This is why it’s best to see a dentist and a breath specialist, who can focus on your oral odor and point you to some specialty breath fresheners that will actually treat the problem.

Where does bad breath come from?

You might think that a pop quiz over the origins and treatments of halitosis would be a piece of cake, right? But evidently, it’s not – for laypersons or dentistry students. That’s one of the conclusions reached by the administrators of a survey, whose results appeared in the Portuguese Journal of Stomatology, Dentistry and Maxillofacial Surgery.

To be fair, researchers asked about tough subjects like organoleptic scores and gram-negative microorganisms, but they also included easy questions, like:

- Which region of the body does bad breath usually come from? Only 22 percent of the dozens of respondents said the tongue, which is the correct answer. More than 40 percent said the stomach!

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Studies Show Most People Have Some Sign of Gum Disease

Tuesday, April 17th, 2012

With 70 percent of people over the age of 36 showing signs of periodontal disease, dental professionals must consistently communicate to their patients the significance of prevention or halting gum disease in its early stages. Over the past few decades, the dentistry profession has made significant progress in eliminating cavities. However, gum disease remains a significant, but preventable and treatable health threat to the public (1, 12).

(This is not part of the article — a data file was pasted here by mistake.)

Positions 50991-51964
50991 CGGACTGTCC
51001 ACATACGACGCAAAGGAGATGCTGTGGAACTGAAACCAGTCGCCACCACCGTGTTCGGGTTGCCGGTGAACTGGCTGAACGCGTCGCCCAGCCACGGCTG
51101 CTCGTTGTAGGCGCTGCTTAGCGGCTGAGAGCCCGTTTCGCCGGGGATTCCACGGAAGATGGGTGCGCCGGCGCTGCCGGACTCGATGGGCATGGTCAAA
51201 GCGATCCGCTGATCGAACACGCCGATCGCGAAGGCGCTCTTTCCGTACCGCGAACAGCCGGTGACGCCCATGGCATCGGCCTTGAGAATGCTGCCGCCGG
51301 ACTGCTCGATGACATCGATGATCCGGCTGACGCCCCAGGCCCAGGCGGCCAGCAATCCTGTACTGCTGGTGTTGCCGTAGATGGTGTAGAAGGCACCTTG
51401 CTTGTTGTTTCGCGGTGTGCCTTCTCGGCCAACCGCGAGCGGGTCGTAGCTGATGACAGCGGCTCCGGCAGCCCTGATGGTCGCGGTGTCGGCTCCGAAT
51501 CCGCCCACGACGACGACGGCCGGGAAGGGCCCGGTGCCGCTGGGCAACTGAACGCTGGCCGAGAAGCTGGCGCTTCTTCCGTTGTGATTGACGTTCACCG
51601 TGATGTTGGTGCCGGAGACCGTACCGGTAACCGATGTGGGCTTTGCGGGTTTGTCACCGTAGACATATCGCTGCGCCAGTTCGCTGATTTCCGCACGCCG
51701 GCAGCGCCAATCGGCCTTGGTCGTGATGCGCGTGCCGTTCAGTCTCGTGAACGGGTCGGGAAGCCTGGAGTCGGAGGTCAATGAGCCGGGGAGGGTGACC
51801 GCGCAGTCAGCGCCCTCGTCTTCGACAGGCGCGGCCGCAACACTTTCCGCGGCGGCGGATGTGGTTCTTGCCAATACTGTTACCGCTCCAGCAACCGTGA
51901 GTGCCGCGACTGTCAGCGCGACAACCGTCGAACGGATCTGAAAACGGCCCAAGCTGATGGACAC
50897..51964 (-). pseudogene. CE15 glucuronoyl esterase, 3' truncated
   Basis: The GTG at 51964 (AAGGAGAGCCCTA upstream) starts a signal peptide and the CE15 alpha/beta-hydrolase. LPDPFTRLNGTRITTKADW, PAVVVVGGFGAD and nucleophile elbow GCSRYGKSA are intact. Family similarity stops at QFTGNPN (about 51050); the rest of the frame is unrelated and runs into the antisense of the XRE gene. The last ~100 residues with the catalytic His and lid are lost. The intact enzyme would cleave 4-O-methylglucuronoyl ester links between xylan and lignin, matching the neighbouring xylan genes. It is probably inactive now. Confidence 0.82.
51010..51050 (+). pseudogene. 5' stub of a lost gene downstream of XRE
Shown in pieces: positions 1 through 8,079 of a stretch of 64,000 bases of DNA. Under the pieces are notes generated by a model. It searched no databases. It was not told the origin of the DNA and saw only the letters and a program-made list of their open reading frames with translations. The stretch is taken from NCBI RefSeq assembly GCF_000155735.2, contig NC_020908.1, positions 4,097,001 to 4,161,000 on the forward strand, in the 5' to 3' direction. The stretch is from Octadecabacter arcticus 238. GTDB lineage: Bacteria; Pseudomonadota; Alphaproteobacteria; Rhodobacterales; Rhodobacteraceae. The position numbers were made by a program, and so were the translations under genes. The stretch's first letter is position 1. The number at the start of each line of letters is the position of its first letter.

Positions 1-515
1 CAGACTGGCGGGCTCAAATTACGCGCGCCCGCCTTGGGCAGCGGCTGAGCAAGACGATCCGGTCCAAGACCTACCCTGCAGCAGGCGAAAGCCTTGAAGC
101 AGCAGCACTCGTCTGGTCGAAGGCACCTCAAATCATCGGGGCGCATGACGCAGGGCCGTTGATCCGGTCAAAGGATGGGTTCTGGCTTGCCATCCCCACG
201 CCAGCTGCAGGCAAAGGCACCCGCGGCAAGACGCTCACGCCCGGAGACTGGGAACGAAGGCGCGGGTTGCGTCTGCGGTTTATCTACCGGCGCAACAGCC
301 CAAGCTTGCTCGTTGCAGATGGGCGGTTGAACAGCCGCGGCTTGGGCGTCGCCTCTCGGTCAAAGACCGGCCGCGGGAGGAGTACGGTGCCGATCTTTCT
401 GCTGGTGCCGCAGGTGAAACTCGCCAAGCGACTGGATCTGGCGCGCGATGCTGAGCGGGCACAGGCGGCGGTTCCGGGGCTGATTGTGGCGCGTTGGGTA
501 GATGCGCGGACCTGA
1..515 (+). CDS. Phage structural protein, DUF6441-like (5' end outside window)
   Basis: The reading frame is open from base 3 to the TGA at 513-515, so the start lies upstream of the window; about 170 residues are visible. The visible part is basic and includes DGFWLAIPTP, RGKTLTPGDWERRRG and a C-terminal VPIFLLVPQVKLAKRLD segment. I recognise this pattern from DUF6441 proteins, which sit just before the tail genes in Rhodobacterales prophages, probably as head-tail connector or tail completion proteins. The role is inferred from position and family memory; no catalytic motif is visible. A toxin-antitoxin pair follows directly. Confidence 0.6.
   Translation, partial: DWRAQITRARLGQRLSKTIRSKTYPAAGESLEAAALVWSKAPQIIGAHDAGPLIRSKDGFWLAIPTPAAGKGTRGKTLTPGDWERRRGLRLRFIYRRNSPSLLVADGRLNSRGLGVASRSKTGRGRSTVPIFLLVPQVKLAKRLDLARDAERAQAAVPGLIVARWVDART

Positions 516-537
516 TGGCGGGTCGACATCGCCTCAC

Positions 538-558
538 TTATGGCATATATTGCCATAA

Prior to the onset of periodontal or gum disease, many patients experience gingivitis. Gingivitis represents a “mild form of gum disease” and starts as inflammation of the gums. Typically, the patient has red or swollen gums, which may bleed when the person brushes his or her teeth. Although some people may experience gum irritation, the teeth remain tightly rooted in the sockets.

Gum disease starts with the accumulation of bacteria in the mouth. Bacteria mix with mucus, food particles and other organic matter, which cause a build-up of plaque. Failure to remove plaque, by brushing and flossing, results in the material hardening into calculus or tartar. The person cannot remove tartar by brushing. The condition requires a deep cleaning by a dental hygienist or dentist.

When left untreated, gingivitis becomes progressively worse and may escalate into periodontitis. Periodontal inflammation affects the ligaments and bones, which surround the teeth and provide support. When teeth lose their support, they become loose and fall out (2).

TheraBreath recommends our PerioTherapy Oral Rinse formula, which attacks anaerobic bacteria associated with the initial stages of gum disease. Many patients combine the PerioTherapy Oral Rinse with Periotherapy toothpaste treatment and use of a Hydrofloss for a highly effective three-prong approach to preventing gum disease.